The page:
I still don't really consider it OR, as the conversion is a little obvious, but I am against the necessity for rounding, and I do agree that if it's in the source it should be used in the article as well. HOWEVER, I am of the opinion that if both metric and standard measurements are provided in a source/sources, metric should take precedent every time, for the sake of uniformity throughout the site where possible. Darth Trayus(Trayus Academy) 21:41, August 7, 2010 (UTC)
Oppose proposed change
After the big stink people made about sticking to the metric system back in March (see here and here), this seems hypocritical - I'm sorry to say. - Esjs(Talk) 05:43, August 3, 2010 (UTC)
With all due respect, I think you're failing to fully understand what is being proposed here. So if I may, I would attempt to clarify, and please forgive the wiki-lawyering. This CT isn't attempting to assert one measurement system over another. Quite the opposite, in fact. It's trying to alleviate a senseless restriction that forces us to make a real-world metric conversion for any in-universe figure, and instead allows us to objectively use whatever measurement unit a specific source uses. There is no in-universe metric conversion chart, AFAIK, so trying to create one on our own would be little more than fanon. Not every real-world standard applies to the Star Wars universe. That earlier CT you link to was trying to create this fanon conversion chart, which is why it was justly shot down by overwhelming consensus, including yourself. So I'm somewhat puzzled why you would vote here to try and uphold forcing us to make fanonish metric conversions for each non-metric figure we come across in canon. Toprawa and Ralltiir 06:00, August 3, 2010 (UTC)
Well, I think I do understand; I just disagree. I'll concede that while "not every real-world standard applies to the Star Wars universe", it's not that much of a stretch to assume a real-world metric conversion chart in-universe. Of course, if the majority calls it OR/fanon, so be it. I just don't see it as such. (Arguably, I think trying to assume that the SW universe doesn't use the same conversions is just as much OR/fanon). I didn't see the previous CT as trying to create a "fanon conversion chart"; it was trying to deviate from the MOS. - Esjs(Talk) 06:56, August 3, 2010 (UTC)
In that case, it comes down to your simple inability to understand how Wookieepedia treats canon, which is why you find yourself misguided here. What you're proposing we continue to do is exactly what you term it: an assumption. It's beside the point whether or not it's "too much" or "not too much" of a stretch to make this assumption. It's an assumption, which is another word for speculation. Wookieepedia deals only in fully attributable data, not what is assumed. You're making the assumption that, for example, if a source states Jim's head is 7 1/2 inches around, it's therefore exactly 19.1 centimeters, because that's what the real-world conversion is. I will here quote the definition of "Original Research": Original research is material that cannot be attributed to a reliable source. You cannot attribute to a reliable source that 1 inch = 2.5 cm in the Star Wars universe, unless an official source literally says so, which in this case it does not. How do you know that 1 inch doesn't equal 3.5 centimeters in the Star Wars universe? You don't know either way, so we must avoid making this assumption, and instead assert only what the source tells us, that Jim's head is 7 1/2 inches around. Toprawa and Ralltiir 07:17, August 3, 2010 (UTC)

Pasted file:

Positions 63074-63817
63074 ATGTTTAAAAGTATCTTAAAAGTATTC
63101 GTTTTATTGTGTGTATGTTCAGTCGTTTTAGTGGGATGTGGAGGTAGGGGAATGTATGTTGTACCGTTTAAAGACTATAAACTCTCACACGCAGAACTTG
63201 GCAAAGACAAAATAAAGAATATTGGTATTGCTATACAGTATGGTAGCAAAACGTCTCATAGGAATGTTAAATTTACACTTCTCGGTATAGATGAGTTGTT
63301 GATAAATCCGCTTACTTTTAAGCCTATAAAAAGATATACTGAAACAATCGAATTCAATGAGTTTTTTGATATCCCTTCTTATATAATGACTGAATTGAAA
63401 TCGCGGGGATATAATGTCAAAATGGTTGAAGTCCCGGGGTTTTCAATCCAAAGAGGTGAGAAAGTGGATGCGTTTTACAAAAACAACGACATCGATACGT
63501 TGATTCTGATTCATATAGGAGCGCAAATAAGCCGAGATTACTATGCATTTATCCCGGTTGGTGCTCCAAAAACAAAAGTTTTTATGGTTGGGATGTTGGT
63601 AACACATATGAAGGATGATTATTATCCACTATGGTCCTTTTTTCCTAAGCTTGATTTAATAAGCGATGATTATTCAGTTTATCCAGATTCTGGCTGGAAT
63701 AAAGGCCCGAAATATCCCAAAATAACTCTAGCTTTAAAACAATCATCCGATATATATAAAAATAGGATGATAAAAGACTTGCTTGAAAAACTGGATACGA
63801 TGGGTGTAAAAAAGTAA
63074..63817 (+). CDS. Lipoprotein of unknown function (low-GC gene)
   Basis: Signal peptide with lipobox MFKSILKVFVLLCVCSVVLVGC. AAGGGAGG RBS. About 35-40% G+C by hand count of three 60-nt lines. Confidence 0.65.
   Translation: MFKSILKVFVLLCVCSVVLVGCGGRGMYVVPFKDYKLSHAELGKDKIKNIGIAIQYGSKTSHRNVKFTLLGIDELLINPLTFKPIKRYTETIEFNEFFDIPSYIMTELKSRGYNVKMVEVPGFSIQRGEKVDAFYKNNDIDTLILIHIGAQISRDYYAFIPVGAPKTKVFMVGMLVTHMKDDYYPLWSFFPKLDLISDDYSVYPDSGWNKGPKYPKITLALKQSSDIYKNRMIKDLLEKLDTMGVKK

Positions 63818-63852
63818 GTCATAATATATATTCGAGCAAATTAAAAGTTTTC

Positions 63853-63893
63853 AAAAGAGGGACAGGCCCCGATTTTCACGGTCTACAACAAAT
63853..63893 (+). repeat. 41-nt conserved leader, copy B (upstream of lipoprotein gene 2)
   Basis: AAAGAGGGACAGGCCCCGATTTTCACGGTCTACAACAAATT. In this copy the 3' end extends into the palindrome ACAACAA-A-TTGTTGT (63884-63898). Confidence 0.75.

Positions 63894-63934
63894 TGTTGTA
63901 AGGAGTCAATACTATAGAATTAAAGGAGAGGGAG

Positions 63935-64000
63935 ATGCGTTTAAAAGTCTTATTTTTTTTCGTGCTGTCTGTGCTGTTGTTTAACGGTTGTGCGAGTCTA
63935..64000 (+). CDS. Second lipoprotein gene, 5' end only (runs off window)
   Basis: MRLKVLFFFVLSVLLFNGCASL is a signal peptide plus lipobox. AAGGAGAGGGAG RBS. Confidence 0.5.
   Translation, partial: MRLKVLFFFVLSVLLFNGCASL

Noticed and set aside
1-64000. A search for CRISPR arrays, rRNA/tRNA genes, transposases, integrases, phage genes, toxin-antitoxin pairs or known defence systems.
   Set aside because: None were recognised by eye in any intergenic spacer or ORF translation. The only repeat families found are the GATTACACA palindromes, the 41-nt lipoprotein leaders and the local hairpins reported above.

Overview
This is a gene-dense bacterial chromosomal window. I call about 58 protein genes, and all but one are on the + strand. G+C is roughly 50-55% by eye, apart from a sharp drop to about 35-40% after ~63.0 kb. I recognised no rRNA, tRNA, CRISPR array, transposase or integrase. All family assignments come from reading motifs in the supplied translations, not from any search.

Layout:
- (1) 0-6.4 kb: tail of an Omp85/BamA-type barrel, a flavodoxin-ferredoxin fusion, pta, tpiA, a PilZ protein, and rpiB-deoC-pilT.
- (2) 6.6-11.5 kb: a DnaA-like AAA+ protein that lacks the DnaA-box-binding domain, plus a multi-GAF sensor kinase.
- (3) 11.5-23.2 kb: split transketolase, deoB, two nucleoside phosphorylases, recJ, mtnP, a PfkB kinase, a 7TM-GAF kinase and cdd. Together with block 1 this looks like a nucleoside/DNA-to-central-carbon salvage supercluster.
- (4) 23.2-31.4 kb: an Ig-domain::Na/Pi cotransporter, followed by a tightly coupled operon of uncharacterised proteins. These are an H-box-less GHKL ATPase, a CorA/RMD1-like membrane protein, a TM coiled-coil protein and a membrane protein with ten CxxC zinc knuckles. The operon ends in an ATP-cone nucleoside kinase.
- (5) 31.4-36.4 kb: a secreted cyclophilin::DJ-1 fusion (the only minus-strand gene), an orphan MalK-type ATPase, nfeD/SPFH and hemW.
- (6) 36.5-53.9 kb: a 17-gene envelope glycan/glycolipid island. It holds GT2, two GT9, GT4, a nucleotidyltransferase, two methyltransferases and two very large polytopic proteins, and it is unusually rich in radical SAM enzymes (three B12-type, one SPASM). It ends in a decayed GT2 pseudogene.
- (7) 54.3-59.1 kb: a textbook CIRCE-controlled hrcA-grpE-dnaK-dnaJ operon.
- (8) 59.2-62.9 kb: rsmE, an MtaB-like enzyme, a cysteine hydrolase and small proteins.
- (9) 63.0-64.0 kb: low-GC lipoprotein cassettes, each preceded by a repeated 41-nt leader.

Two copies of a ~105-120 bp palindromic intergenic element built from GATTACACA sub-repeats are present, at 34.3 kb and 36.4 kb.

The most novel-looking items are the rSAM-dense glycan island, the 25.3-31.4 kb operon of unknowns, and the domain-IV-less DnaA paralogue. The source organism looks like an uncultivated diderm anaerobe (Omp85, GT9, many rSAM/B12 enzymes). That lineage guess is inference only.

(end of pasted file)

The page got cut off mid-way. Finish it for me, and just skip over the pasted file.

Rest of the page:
The idea that authors are referencing something as a yard long because they really mean that it's a kilometer long and space yards are somehow different is absurd, as absurd as suggesting that we can't confirm that oxygen in Star Wars is actual oxygen, because maybe it's nitrogen and they're just randomly using a wholly inappropriate word. Common sense is not OR. Nor is the ability to read English and know what words mean. Maybe in Star Wars, a light-second is the distance it takes light to travel in a minute! Havac 07:21, August 4, 2010 (UTC)
Standardization is important, and we've already seen that consensus swings toward the duck test. The fact that we'll occasionally have some funny-looking decimals is no reason not to stick with the metric system. We can easily correct for an occasional author letting his cultural bias show, and it doesn't hurt anything. -- Darth Culator(Talk) 23:48, August 4, 2010 (UTC)
In light of the existence of in-universe conversion that conforms to our own, I no longer see any validity to claims of OR, which was my only personal sticking point. Dangerdan97 14:34, August 5, 2010 (UTC)